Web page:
Review of Mort (2000) by Rod Lewis

Reviewer: Rod Lewis
First published in: Messenger Newspaper, Adelaide

Fantasy comedy rides on giant turtle’s back
“THERE is no justice. There is only me.”

Such is the philosophy of Death, one of the central characters in Stephen Briggs’ stage adaptation of Terry Pratchett’s quirky Discworld novel, Mort.

The Discworld series of novels revolves around a world which rides on the back of the great A’Tuin, a giant, space-faring turtle.

The story of Mort sees the title character apprenticed to Death, but when Death take a holiday, the inexperienced Mort is left in charge of the soon-to-be-deceased causing no end of mayhem.

With Erik Strauts as director, the Unseen Theatre Company’s premiere production, supported by the Blackwood Players, is innovative, original and lethally funny.

Alastair Brown takes on the main role of Mort with juvenile innocence and an excellent sense of comic timing.

His flair for Pratchett’s style is shared by the rest of the cast, particularly Bruce Alcorn as Death, Harry Probert as Cutwell and Roger Mansfield as the aged wizard Albert.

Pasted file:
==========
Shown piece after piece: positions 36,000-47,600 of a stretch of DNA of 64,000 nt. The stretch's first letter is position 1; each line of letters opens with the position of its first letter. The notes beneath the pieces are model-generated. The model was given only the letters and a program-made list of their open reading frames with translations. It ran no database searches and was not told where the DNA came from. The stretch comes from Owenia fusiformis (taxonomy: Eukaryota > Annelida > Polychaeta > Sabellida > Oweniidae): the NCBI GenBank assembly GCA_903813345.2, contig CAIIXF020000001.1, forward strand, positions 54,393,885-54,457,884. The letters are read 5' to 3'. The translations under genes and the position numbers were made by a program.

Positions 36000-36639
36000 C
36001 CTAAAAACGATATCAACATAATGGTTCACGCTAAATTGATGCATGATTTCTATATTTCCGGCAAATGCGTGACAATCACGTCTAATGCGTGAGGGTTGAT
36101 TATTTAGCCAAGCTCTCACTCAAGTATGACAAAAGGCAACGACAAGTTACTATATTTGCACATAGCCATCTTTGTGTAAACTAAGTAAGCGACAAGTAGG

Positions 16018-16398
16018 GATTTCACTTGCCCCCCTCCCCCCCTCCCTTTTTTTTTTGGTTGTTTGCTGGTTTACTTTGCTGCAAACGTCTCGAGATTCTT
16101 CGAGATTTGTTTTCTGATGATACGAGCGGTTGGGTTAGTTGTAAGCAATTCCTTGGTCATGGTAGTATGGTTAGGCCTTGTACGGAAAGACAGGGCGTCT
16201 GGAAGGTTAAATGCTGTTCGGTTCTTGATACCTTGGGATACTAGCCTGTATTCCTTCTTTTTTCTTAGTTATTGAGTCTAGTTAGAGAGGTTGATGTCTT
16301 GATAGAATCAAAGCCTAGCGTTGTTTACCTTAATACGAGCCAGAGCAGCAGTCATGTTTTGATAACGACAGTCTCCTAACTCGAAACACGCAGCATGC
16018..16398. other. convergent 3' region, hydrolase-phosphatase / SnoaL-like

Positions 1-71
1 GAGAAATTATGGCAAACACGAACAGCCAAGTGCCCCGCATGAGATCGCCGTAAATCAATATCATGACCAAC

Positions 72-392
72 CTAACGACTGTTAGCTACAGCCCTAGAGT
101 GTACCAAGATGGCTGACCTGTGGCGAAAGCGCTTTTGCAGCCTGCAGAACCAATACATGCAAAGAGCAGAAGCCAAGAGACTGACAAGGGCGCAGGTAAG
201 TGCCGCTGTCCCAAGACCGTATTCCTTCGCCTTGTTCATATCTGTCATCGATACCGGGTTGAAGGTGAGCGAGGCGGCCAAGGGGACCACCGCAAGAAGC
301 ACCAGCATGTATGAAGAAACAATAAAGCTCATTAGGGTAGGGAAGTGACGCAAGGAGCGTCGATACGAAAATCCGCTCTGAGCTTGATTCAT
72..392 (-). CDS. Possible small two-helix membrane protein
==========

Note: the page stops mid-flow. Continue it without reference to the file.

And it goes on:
The obvious comfort of the actors with their characters is only slightly marred by a lack of energy, perhaps due to opening night nerves.

The clever use of a reverberating microphone for Death’s voice is a delightful touch, but creates some difficulty in understanding him at times, particularly since his face is obscured by a skeletal mask.

Bruce Alcorn’s prosthetic make up is the best I can recall seeing in an amateur production and his inspired expertise is matched by the costumes of Pamela Munt, Vi Rowe and several others.

Although Strauts’ direction is creative enough to add many extra touches of humor, more thought may have avoided some of the many blackouts for scene changes renowned in Pratchett plays.

Mort is a complex piece of comedy theatre that ultimately delivers the goods thanks to Briggs’ hysterical script, all round excellent acting and stunning costumes and make up.

If this production is an example of what can be expected by Adelaide’s newest theatre company, then comedy theatre has just achieved new heights.